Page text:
There are a number of shibboleths U.S. and Israeli officials repeat endlessly as if doing so might make them come true. This one is from Hillary Clinton:
“The only way of getting a lasting solution is through direct negotiations between the parties, and the route to that lies in Jerusalem and Ramallah, not in New York.”
But is there any truth in this claim? What has direct negotiation achieved for the Palestinians in the past decade or more? Nothing. Why does Clinton have any confidence that a Palestinian return to negotiations would achieve anything for them? She offers no evidence to support this claim. Why? Because of Bibi Netanyahu (and before him Ehud Olmert). Israel simply isn’t prepared to negotiate in good faith. Sure Israel will negotiate on its terms and possibly agree to a sham (for the Palestinians) settlement that gave it virtually all it sought and the Palestinians virtually nothing. That’s what was proposed during the Olmert years as shown by the Palestine Papers published by Al Jazeera.
Another shibboleth, this one articulated by former IDF chief of staff and Kadima MK, Shaul Mofaz:
…The EU should not back a Palestinian unilateral declaration of state as this would only engender “another round of violence.”
The argument–and an incredibly condescending one it is, as it presumes Israel and the west can divine Palestinian motivations–is that Palestinian hope will expand at the prospect of statehood granted by the UN. But when such hopes are dashed and Palestinians see how little it has actually achieved for them, they will turn to a third Intifada out of frustration. This in turn will bring waves of strikes and violence which Israel will be forced to crush with force, thus setting the peace process back even farther than it was before the statehood bid began.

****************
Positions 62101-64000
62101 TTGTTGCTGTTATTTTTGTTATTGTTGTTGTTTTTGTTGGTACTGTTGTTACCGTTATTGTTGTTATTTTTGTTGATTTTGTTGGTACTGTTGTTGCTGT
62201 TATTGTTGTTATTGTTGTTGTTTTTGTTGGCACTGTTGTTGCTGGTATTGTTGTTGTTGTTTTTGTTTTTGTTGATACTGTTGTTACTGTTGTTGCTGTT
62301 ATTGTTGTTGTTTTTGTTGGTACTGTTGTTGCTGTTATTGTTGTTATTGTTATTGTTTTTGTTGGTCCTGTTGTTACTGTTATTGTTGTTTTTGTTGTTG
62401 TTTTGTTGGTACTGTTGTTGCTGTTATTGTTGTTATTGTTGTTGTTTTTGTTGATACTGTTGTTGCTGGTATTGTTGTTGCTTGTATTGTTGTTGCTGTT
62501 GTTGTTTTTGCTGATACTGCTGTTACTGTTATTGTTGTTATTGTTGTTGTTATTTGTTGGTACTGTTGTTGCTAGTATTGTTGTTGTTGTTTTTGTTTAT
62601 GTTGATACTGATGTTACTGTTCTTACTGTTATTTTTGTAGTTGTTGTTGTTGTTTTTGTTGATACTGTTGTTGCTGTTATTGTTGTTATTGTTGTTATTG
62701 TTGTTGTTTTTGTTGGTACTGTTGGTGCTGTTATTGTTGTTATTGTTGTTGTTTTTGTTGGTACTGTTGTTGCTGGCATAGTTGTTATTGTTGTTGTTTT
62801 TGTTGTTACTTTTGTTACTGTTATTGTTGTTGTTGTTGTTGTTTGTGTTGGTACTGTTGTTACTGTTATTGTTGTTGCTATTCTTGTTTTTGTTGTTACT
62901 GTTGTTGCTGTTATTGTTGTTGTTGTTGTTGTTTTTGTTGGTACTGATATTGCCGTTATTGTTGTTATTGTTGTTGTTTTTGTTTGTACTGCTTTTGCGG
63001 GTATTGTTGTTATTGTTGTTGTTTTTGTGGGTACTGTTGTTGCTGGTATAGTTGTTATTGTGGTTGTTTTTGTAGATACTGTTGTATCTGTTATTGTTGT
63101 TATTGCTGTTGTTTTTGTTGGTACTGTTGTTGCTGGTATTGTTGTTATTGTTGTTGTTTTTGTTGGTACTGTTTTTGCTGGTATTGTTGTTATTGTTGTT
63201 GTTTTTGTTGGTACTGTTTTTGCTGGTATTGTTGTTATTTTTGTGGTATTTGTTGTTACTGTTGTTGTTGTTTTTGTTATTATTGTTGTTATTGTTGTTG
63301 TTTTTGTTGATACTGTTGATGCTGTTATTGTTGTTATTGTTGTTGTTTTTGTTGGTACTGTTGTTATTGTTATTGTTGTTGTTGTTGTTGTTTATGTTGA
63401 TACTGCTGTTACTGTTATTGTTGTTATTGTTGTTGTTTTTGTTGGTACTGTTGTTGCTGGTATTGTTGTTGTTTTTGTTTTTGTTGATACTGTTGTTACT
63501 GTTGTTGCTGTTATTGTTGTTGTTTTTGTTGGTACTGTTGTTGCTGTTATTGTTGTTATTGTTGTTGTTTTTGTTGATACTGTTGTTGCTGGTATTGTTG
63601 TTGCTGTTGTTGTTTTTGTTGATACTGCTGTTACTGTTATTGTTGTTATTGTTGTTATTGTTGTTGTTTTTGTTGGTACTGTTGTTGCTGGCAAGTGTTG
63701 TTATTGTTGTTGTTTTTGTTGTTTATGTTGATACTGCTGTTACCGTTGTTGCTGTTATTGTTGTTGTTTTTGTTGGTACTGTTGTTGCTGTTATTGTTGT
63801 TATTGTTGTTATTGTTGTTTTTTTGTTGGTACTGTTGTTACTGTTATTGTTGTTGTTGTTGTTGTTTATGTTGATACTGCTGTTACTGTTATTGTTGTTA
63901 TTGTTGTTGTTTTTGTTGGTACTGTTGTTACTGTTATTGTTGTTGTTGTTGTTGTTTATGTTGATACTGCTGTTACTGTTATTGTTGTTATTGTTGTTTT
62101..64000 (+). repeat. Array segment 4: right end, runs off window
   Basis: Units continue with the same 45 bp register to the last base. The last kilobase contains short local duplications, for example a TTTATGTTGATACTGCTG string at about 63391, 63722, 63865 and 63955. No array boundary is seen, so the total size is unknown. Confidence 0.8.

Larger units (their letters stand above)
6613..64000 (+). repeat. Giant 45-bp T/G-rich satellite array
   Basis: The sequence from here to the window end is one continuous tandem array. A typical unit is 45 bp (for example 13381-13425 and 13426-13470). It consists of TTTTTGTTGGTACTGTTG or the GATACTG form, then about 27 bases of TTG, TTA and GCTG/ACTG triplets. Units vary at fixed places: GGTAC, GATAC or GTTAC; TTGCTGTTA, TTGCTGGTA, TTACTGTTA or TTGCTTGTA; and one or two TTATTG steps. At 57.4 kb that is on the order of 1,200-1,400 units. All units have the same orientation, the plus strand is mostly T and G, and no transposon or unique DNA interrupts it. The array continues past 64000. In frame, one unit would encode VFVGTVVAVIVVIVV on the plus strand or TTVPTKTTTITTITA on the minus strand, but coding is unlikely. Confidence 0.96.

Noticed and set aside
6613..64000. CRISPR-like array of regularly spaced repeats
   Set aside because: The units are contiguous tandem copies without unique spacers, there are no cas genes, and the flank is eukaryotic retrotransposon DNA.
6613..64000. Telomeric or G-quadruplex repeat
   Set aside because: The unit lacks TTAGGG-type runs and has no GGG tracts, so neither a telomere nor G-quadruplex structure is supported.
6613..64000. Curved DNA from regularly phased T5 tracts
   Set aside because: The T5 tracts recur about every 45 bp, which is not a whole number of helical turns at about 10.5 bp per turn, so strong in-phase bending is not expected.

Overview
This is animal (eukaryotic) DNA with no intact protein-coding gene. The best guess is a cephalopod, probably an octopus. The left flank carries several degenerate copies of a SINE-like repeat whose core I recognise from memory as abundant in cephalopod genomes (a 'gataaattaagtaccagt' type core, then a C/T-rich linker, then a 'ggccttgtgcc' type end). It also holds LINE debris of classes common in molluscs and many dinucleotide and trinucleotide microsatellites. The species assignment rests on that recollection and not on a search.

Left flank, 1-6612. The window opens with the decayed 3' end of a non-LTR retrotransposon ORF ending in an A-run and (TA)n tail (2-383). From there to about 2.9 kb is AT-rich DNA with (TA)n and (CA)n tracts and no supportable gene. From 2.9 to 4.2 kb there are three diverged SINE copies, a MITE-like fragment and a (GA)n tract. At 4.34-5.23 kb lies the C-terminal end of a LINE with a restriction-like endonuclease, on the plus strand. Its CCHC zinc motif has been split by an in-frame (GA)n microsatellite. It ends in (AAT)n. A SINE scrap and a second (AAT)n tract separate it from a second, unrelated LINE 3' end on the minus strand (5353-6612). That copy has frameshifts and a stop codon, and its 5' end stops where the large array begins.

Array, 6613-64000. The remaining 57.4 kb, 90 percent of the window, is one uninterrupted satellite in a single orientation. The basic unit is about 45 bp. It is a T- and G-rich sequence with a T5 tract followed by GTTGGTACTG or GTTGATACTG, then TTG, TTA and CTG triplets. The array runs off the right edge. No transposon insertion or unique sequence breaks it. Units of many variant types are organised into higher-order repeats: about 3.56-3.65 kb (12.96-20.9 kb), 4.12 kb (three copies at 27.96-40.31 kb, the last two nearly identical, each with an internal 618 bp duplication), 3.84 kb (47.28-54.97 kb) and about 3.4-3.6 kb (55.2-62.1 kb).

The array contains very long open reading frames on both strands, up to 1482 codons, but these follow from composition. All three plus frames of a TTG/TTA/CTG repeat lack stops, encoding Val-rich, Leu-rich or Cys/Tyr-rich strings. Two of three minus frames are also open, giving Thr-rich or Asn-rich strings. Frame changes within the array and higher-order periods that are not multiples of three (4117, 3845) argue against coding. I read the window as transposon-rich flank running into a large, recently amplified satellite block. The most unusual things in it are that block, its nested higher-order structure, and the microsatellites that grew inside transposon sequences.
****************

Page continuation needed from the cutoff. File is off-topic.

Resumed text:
The fallacy of this claim is that no one knows, and certainly not U.S. and Israeli policymakers who’ve proven they are the most tone-deaf in understanding Palestinian interests, what the outcome of the statehood bid will be, and how it will impact public opinion in Palestine. Most Palestinians are exceedingly pragmatic and patient. They understand that their leadership cannot deliver full statehood on a silver platter all at once. I seriously doubt there will be such mass uprisings when so-called despair sets in.
On the other hand, there is a party which would gain immensely if there was such violence: Israel, and specifically its far right government. They want no settlement with the Palestinians and violence plays into their hands. If there is no such violence it would not at all be above Israel to provoke it. Targeted assassinations in the West Bank or Gaza, bombing of Gaza tunnels and killing workers inside them, all of these would ratchet up tensions to the boiling point and set off the sort of mass violence the U.S. and Israel feign they fear. The fact that the IDF has stockpiled weapons and sanctioned vigilante patrols for “self-defense” is also deeply alarming. The Israeli media is also replete with IDF announcements that it is readying military units for service should there be an uprising. This is also adding tinder to the situation, for where soldiers sit idle, there will be generals seeking a reason to fight.